A DAHLIA DISASTER is looming. It has the potential to be a colossal gardening failure on my part and is already a crushing disappointment. Crushing, but not career-ending. If in fact every single one of the twenty-five dahlia plants which I started from tubers (in the bathtub) meets an early and untimely death in our breakfast room, I will pick up my gardening ego and carry on.
I have done it before and I will do it again because I am stubborn, and because I think half the time I cause these problems by moving too fast, planting too much, trying to squeeze too much out of too little. And I don’t think I’m ever going to stop being this way. The only good news is that I’ve learned to accept the outcome. Sobriety has definitely taught me this. And that you only have so much control over things. (Well, actually very little control. Especially when it comes to nature.)
However, if whatever pariah is affecting the dahlias (could be spider mites, could be potting soil with too much nitrogen, could be a temperature swing or a moisture thing, a virus, or God knows what) migrates to the tomato seedlings (which are looking spindly and a little droopy), I will have to beat myself up just a little.
The problem is that I started way too many things indoors, everything grew super-fast under the new lights, and the weather is still too cold to move anything outside, even during the day. So I am using limited window light to provide plants that need a lot of sun with, well, not enough sun. I should absolutely know better. And just because I am always wishing I had a greenhouse, that doesn’t mean that one is going to magically appear this instant. I should really rig up a little temporary plastic hoop structure outside, but I haven’t had time to do it yet.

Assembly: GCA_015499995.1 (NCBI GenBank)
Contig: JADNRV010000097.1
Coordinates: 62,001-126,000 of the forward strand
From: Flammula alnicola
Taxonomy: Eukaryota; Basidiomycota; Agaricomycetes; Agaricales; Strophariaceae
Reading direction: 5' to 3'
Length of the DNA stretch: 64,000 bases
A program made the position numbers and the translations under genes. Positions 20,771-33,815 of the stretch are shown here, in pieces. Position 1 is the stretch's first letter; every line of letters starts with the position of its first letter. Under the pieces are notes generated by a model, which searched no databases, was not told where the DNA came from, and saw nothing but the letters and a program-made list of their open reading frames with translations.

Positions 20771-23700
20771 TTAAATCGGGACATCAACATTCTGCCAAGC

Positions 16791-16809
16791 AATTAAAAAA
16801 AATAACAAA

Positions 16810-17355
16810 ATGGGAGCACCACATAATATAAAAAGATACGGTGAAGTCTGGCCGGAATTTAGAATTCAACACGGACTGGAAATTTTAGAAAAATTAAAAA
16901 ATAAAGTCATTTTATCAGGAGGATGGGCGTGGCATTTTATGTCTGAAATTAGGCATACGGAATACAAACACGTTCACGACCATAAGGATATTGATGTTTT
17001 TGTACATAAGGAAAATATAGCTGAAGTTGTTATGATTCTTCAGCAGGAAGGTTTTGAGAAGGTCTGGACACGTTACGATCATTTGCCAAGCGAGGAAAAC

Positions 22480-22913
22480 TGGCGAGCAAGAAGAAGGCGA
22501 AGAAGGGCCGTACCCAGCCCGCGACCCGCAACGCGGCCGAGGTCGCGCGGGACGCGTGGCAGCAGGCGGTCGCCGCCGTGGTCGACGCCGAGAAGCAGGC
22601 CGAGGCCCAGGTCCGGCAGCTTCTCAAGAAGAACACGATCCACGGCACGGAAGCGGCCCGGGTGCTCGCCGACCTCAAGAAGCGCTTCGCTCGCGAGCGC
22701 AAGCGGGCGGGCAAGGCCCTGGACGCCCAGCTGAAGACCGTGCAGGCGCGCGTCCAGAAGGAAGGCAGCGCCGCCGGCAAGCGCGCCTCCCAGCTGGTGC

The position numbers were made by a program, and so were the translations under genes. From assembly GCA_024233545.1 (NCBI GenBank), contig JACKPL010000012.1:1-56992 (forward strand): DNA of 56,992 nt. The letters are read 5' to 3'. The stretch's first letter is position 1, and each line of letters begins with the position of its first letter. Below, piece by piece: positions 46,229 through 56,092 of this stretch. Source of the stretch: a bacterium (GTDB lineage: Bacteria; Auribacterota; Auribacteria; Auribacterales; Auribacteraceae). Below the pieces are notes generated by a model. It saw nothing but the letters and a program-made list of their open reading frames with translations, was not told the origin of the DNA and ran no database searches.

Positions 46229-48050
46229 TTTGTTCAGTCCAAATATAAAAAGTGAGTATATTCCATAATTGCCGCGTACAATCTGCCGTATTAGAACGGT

Seedlings are survivors though (yay, we love survivors – tough cookies!) and my bet is that most of the vegetables, zinnias, cosmos, Thai basil, etc., will power through the less-than-ideal conditions inside and make the transition to the outdoors in a couple weeks.
The dahlias are a different story. One morning at the breakfast table I looked over at the leaves curling on most of the plants and headed for the internet (a frustrating activity if there ever was one. No two dahlia growers agree on anything). By dinner that night I told my partner that I thought the dahlias might all have spider mites (probably from our house plants) and that it might be nearly impossible to eradicate. He looked at my face, and I know he thought I was going to cry. He offered every possible kind of positive encouragement, including suggesting we buy dahlia plants from a local nursery to replace them. He knew how much fun I’d been having planning the dahlia garden – lists and charts and pictures cut out of catalogues – and he’d been planning (still is!) to build me a new raised bed just for these flowers.
We decided we’d simply have to wait and see. So far some still look okay, but several are looking worse, and others that were just starting to leaf out are now relegated to a different part of the house in the hopes that they won’t get contaminated (if in fact it is a virus). They will be the first to go out to the little temporary plastic-covered holding area if I can get going on it.
If we do lose some or all of the dahlias, we’ll replace some with whatever similar varieties I can find at the nurseries, though certainly not 25 plants (they are pricey!), and sadly it will be hard to find the exact same ones which I chose for color and shape. Maybe in the future I’ll give up on trying to start dahlias inside to get a jump on these gorgeous blooms. But probably not. I’ll come up with what I hope will be a better way to do it next year.
Dahlia Parkland Glory from last year.
I’m fascinated by the amount of failure I am willing to tolerate when it comes to gardening. You could toss it off to the familiar adages about failures adding up to success, etc., etc. But I think there is another reason I put myself through this: I enjoy the process, the doing, the thinking, the reading, the trying, the puzzling, the planting, the watching, the coddling. I like engaging this way so much that even if things don’t work out, I’m still happy. (Some people enjoy banging their heads against the wall repeatedly!)
So I guess I’d have to agree with Winston Churchill:
“Success is stumbling from failure to failure with no loss of enthusiasm.”
P.S. Sorry for the late delivery this week. I had my second vaccination yesterday. But now that it’s Sunday, I can wish you Happy Mother’s Day.
Last year, I paired a little Bishop dahlia with Thai basil and annual pennisetum in a container on the deck. It turned out to be a nice combo, though little Bishop grew quite tall!
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